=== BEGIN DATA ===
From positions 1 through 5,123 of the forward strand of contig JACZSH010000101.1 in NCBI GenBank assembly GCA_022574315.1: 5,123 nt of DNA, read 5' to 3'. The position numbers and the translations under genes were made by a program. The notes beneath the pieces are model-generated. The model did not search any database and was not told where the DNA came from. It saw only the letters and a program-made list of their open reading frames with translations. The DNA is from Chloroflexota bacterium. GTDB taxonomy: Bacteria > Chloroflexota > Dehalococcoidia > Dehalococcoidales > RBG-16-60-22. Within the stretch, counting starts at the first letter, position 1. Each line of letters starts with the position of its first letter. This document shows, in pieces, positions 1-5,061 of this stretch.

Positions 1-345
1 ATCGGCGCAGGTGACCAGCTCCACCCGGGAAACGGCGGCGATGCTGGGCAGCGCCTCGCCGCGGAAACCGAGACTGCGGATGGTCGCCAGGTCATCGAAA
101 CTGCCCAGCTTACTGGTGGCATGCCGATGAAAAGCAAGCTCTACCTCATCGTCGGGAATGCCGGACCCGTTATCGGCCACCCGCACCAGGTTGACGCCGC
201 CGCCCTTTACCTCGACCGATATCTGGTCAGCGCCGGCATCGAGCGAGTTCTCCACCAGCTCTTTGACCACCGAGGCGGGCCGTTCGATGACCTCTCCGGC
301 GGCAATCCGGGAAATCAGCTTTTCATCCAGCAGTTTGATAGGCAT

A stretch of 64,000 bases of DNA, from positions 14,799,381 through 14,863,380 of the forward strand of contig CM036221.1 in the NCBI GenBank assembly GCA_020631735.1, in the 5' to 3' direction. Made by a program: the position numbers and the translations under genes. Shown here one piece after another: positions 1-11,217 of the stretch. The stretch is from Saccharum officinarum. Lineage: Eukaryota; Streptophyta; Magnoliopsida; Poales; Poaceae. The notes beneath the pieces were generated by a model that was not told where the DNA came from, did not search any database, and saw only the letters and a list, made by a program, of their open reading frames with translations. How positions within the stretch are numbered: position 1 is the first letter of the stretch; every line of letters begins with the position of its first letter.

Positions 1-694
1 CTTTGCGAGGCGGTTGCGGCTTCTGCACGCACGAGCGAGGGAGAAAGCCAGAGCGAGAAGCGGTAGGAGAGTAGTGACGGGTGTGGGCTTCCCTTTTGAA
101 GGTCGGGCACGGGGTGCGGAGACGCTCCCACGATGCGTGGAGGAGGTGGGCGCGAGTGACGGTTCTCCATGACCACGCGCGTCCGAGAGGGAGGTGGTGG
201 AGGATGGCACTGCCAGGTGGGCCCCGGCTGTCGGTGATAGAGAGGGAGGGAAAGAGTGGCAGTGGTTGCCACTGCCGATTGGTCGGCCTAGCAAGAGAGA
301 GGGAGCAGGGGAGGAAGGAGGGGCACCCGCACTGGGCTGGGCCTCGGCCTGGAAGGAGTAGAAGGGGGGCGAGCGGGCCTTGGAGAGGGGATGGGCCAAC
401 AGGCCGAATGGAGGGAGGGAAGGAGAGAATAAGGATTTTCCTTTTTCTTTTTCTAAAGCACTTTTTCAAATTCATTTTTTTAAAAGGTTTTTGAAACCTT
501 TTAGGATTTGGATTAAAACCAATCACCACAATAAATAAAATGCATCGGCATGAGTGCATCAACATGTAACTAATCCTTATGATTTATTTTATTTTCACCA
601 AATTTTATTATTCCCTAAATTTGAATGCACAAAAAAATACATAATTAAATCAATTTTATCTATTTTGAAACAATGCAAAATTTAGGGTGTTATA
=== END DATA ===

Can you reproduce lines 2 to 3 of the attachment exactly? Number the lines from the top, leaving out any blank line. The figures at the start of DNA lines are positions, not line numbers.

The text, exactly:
Positions 1-345
1 ATCGGCGCAGGTGACCAGCTCCACCCGGGAAACGGCGGCGATGCTGGGCAGCGCCTCGCCGCGGAAACCGAGACTGCGGATGGTCGCCAGGTCATCGAAA